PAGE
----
Looking for leaf shapes

Nature is full of patterns and shapes. We can observe these shapes to help us understand the variety of plants that grow around us. 

This activity is an opportunity to take your learners outside, explore your environment together and observe the different shapes and patterns you can find in leaves on the ground. This offers the opportunity to discuss what this shows us about the variety of life around us, how it makes us feel, and if you like, start to identify the plants, including trees, that these leaf shapes belong to. 

< 30 minutes


What you need
  • Plain paper 
  • Looking for leaf shapes worksheets 
  • Clipboards 
  • Pencils and/or crayons 


Useful guidance

Step by step

  1. Assign learners into pairs or small groups to explore your outside in your learning site. Give each pair/group a sheet of plain paper and a Looking for leaf shapes worksheet on clipboards, with pencils. Can they find different shaped leaves lying on the ground?  
  2. On their plain sheet of paper, ask learners to draw as many different leaves as they can find – encourage learners to look closely at the differences and draw them as accurately as possible, taking notice of the lines, shapes and patterns. (For younger learners or less confident drawers, can they draw around the leaves with their pencils to replicate the outline?)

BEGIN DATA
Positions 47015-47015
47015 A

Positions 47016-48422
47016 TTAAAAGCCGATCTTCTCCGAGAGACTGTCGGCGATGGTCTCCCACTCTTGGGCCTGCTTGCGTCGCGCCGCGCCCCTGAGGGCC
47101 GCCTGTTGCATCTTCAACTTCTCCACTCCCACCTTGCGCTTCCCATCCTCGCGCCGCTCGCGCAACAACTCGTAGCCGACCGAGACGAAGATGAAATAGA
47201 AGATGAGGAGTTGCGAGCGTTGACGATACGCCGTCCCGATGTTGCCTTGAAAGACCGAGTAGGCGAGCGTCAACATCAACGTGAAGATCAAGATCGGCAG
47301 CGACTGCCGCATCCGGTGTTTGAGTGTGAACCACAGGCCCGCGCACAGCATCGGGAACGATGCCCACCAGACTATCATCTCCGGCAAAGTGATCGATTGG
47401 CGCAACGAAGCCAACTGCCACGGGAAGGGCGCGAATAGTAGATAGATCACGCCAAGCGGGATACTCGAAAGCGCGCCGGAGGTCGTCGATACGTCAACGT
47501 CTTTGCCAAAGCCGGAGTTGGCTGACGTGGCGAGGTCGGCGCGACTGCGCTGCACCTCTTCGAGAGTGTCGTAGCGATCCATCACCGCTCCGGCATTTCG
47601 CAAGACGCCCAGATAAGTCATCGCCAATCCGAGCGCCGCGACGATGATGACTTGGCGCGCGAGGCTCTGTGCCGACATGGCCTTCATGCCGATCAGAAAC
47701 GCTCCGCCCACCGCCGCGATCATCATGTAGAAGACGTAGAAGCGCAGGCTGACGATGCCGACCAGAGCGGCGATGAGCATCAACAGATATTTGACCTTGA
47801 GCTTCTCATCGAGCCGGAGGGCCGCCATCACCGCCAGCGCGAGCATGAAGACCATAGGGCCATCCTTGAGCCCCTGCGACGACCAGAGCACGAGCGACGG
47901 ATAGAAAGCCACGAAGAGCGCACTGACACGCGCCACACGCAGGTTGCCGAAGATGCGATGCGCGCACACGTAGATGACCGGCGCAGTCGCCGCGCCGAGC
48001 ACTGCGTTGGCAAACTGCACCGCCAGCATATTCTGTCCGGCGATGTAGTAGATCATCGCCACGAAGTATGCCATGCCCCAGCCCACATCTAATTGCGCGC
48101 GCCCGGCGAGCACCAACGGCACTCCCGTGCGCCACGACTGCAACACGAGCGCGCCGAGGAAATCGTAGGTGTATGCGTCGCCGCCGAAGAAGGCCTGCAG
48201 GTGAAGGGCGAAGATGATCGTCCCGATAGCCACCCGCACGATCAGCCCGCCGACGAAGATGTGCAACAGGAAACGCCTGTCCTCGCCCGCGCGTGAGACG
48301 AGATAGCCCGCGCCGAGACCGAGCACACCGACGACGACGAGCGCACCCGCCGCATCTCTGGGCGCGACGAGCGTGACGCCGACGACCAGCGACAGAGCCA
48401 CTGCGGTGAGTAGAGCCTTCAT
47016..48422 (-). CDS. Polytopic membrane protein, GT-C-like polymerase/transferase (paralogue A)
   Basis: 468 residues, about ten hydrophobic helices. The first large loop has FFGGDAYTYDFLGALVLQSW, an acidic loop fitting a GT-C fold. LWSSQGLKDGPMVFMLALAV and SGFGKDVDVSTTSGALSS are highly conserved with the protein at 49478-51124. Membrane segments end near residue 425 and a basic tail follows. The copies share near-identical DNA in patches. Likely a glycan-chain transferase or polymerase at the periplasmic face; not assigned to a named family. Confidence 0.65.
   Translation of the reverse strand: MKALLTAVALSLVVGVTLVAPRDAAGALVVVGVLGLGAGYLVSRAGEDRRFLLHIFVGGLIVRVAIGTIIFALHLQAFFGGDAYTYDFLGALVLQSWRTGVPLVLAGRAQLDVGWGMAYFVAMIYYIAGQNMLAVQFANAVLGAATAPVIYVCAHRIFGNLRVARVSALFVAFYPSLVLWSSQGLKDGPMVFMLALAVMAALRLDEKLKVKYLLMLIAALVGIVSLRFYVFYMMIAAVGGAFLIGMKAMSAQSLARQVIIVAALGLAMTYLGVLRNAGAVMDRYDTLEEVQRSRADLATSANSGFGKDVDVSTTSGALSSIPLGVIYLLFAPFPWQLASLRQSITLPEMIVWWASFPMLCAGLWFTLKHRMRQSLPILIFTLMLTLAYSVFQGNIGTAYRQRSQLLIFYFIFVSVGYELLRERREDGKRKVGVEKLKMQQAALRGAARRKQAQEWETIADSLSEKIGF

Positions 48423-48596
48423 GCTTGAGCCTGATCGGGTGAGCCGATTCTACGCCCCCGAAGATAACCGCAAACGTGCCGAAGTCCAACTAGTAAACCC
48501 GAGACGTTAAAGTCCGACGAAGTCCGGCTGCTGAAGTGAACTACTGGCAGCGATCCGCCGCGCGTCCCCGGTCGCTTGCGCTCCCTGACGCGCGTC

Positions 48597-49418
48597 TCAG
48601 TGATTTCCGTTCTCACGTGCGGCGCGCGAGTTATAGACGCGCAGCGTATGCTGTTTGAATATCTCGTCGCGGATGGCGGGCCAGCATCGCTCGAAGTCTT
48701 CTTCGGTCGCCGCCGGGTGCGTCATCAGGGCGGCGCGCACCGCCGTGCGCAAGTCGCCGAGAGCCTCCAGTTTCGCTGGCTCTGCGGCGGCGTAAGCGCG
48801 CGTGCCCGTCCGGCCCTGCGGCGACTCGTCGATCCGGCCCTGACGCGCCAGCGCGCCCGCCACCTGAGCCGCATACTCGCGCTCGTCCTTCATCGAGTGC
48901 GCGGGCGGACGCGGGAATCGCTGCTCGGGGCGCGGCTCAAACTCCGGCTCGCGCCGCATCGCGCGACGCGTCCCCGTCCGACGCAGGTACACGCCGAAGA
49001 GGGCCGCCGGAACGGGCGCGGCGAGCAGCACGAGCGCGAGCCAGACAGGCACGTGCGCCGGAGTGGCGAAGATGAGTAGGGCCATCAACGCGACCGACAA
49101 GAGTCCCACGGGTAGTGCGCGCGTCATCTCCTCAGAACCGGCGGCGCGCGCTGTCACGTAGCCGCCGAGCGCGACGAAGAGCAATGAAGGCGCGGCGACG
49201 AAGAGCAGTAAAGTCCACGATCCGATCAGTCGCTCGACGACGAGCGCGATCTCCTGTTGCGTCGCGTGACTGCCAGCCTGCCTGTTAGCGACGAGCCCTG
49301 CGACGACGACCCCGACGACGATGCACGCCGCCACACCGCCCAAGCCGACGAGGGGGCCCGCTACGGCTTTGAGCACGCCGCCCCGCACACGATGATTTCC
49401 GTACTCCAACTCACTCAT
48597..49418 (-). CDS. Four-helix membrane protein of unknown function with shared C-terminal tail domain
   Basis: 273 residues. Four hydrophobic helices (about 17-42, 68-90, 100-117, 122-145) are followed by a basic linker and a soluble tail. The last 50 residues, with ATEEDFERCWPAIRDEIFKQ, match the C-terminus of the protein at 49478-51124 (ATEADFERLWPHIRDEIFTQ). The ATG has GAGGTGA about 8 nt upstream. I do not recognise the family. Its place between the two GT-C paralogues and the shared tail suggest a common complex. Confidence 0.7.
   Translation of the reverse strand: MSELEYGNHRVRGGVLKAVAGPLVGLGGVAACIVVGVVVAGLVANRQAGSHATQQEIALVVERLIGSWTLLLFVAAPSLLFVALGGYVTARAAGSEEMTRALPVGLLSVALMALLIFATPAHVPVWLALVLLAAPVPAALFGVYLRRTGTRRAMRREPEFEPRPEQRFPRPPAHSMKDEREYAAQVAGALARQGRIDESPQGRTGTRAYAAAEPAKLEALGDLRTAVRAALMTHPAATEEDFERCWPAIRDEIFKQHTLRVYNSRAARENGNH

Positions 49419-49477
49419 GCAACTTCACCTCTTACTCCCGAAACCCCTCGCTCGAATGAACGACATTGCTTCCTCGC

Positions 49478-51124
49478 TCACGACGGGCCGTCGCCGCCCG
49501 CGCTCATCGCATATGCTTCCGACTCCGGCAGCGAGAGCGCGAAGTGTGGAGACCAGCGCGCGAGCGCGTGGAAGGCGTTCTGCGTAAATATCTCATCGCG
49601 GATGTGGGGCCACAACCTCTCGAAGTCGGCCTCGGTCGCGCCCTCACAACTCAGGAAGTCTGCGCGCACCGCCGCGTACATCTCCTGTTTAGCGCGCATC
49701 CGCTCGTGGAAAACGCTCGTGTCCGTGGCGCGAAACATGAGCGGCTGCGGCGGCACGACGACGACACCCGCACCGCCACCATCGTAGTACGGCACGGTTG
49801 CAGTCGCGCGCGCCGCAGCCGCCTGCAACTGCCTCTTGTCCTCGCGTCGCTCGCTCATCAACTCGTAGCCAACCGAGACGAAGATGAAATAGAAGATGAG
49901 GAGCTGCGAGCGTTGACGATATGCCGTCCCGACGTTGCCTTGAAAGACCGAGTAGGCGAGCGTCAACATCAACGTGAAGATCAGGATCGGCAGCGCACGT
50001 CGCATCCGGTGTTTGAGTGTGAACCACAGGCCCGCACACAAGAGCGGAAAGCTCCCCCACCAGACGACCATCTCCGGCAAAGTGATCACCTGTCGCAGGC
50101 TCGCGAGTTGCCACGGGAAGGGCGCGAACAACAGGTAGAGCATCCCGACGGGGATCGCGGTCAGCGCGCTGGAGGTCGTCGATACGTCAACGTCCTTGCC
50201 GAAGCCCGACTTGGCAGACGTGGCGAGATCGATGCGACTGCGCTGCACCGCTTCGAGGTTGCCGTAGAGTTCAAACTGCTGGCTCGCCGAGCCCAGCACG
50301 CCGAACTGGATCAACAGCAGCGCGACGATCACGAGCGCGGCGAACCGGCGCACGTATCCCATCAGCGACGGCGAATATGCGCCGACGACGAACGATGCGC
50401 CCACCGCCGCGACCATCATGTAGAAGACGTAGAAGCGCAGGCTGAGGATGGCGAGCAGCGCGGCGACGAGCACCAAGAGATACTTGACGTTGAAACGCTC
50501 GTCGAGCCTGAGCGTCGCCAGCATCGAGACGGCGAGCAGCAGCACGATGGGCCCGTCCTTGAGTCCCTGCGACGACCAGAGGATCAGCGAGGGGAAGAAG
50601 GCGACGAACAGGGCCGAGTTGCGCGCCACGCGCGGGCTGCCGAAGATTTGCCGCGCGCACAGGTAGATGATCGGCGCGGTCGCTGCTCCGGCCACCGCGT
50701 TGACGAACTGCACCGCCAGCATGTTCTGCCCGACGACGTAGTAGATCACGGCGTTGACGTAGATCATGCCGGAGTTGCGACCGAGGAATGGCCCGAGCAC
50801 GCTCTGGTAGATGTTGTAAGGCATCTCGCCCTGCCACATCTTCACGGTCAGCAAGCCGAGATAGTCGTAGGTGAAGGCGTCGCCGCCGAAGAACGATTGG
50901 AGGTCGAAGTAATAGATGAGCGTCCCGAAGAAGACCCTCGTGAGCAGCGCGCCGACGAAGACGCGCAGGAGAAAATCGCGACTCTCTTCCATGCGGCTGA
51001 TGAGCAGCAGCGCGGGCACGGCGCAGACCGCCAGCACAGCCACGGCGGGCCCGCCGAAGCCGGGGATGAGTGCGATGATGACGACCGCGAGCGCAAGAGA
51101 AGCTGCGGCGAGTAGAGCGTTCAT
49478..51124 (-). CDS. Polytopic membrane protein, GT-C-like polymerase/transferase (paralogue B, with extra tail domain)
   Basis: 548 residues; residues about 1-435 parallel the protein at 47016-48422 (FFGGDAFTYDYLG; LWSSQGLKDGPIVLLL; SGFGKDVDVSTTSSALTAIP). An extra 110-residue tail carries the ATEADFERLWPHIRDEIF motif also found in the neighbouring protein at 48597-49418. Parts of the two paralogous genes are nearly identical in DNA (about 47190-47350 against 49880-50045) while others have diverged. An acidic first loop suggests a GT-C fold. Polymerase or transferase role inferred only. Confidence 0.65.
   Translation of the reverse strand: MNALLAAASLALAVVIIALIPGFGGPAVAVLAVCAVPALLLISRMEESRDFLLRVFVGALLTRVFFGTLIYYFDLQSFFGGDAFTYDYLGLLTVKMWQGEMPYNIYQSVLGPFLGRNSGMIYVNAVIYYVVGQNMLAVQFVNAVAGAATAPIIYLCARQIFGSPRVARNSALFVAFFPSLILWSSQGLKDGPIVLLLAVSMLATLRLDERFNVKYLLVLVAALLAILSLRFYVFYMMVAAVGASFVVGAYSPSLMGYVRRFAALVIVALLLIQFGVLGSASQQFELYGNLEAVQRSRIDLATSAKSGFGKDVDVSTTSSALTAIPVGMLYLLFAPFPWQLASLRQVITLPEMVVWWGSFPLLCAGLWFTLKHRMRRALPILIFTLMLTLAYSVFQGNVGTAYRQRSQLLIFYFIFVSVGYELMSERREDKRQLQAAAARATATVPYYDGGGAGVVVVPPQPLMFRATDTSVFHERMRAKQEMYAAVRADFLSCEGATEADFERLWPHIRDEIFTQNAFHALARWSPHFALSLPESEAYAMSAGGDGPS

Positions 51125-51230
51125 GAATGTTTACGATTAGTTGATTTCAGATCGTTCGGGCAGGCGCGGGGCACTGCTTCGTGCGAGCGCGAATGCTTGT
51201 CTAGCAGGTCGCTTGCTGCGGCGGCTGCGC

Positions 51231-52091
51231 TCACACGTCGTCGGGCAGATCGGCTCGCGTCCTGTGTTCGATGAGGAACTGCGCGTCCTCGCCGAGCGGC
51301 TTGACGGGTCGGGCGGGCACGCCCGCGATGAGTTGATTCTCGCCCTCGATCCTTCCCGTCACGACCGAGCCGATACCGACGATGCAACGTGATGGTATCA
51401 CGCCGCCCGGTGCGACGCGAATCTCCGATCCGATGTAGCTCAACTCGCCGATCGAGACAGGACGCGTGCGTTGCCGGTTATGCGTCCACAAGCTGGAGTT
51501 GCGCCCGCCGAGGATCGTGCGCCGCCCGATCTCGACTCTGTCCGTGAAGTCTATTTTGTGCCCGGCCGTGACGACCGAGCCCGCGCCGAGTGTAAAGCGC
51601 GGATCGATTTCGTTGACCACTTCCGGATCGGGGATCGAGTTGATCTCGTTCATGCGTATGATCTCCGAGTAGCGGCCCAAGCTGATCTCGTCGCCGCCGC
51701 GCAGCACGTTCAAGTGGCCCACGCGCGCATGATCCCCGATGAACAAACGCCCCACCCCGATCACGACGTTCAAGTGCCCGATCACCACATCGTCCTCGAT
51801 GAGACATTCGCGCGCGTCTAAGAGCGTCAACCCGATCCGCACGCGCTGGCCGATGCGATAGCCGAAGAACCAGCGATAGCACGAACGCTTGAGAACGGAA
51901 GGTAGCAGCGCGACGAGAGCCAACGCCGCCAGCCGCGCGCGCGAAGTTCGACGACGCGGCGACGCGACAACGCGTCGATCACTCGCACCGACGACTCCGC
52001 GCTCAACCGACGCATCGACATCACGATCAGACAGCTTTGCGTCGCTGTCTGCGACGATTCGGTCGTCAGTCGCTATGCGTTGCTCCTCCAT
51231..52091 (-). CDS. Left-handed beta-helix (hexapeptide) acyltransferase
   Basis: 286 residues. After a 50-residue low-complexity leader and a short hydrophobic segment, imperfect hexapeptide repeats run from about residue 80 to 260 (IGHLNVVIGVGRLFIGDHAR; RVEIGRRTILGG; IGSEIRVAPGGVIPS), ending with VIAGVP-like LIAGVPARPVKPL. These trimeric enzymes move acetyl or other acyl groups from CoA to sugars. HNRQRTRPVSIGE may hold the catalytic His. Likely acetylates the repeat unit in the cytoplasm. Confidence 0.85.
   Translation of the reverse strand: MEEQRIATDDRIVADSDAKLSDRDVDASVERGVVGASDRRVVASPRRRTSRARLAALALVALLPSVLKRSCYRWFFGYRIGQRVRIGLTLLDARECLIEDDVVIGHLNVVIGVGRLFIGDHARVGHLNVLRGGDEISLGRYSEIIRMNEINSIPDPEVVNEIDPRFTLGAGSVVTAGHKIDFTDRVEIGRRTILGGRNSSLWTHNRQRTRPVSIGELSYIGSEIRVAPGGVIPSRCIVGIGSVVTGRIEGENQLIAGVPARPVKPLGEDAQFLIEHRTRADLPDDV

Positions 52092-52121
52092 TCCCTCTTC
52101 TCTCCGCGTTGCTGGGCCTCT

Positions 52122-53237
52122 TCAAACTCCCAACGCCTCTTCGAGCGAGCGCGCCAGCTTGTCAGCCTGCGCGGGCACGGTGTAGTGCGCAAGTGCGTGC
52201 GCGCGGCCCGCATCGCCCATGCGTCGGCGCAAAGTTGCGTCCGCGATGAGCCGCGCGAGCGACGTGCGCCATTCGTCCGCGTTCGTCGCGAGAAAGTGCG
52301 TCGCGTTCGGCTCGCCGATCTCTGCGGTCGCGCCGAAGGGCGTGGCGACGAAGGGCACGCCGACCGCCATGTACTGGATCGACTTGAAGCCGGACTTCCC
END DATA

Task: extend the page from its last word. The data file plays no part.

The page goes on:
A fun fact for this step! Did you know that the number of different plant species in a hedge can help to date old hedgerows? The higher the diversity of trees and shrubs growing in the hedge, the older the hedge may be! 
  3. After 10 minutes exploring leaf shapes, gather learners back together. Ask the groups to share how many different leaf shapes they found – there is space to fill this in on their worksheet. Are they surprised by how many different shapes and kinds there are in your site? Are there any shapes they found particularly interesting or unusual?  
  4. To continue the discussion, lay out everyone’s leaf drawings (this might work best inside to stop your drawings blowing away!) - can learners notice any differences or similarities between the shapes they found? Did any groups/pairs draw the same leaf shapes as each other? There is a table on their worksheet to take note of any interesting differences and similarities they notice. 
  5. Next, ask learners, ‘What do these leaves and their patterns and shapes remind you of? How do the shapes make you feel?’ - Do some shapes look like something else? Are there repetitive patterns in any of them? There is space on their worksheet to note down any thoughts or feelings for this step. 

    A fun fact for this step! Studies have shown that the most relaxing patterns are those with repetition that our brains can process easily. These are called fractals, and include patterns in seedheads, tree branches, ferns, and pinecones.